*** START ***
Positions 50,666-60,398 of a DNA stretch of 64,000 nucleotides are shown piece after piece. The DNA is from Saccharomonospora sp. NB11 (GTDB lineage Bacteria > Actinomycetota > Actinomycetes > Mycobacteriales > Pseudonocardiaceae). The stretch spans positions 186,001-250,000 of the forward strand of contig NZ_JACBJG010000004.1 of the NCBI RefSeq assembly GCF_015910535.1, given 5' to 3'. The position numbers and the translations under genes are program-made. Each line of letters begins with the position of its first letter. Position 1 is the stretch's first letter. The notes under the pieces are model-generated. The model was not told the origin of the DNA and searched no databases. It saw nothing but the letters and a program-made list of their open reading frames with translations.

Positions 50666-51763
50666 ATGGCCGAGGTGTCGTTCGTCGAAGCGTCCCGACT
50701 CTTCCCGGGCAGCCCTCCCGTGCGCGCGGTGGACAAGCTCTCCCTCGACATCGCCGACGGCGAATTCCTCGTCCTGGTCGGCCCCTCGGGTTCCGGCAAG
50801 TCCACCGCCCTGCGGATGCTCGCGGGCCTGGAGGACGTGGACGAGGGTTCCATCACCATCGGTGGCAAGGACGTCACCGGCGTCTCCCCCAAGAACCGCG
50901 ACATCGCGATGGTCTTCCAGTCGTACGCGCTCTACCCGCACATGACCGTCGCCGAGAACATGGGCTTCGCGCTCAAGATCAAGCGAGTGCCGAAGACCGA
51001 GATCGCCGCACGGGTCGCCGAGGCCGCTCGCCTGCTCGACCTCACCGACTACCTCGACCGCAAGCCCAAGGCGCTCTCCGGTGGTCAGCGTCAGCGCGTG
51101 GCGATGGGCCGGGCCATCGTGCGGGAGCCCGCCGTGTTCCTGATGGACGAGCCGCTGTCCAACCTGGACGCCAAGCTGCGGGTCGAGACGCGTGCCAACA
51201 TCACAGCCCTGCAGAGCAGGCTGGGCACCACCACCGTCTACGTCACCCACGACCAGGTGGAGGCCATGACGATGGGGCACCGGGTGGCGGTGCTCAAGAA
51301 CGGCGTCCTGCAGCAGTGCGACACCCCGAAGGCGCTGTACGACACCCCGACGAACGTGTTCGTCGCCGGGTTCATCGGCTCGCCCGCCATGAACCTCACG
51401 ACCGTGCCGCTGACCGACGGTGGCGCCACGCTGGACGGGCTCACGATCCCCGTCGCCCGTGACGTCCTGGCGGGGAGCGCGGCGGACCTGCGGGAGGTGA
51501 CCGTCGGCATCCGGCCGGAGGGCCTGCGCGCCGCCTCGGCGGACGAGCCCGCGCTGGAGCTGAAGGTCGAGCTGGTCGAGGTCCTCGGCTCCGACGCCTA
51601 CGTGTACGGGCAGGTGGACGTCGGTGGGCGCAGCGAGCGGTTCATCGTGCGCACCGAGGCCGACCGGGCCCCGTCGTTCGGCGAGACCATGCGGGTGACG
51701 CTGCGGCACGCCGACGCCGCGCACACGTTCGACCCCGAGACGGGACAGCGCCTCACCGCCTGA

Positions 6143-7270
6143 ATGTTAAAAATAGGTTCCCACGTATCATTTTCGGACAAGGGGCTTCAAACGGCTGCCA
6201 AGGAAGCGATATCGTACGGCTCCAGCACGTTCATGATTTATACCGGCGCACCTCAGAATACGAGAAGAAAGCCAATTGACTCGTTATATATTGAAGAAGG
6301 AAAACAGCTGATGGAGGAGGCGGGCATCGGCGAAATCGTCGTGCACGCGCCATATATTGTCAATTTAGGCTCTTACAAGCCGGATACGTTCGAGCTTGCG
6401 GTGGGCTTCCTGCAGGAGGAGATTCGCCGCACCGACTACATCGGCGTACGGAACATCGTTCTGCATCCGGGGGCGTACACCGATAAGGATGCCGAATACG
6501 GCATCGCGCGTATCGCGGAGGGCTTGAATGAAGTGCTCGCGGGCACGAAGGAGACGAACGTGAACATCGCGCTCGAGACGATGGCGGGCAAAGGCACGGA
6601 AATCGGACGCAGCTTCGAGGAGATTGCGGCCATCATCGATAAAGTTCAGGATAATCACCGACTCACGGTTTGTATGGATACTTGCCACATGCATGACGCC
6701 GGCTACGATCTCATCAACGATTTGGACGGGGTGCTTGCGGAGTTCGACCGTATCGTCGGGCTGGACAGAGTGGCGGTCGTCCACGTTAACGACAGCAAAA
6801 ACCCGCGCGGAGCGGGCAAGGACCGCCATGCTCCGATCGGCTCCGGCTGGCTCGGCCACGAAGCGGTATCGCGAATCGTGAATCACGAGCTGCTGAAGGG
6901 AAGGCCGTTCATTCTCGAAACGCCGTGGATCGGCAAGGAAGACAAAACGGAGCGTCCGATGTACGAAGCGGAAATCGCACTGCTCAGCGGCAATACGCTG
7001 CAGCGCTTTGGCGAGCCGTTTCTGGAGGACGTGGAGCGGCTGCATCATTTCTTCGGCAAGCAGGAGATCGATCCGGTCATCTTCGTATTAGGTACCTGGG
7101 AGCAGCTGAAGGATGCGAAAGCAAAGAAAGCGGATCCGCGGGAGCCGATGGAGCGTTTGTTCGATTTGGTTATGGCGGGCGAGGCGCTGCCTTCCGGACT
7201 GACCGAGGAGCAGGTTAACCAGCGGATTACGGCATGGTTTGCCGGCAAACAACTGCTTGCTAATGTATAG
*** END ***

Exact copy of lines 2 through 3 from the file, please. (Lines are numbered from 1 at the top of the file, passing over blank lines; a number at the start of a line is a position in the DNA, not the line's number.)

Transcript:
Positions 50666-51763
50666 ATGGCCGAGGTGTCGTTCGTCGAAGCGTCCCGACT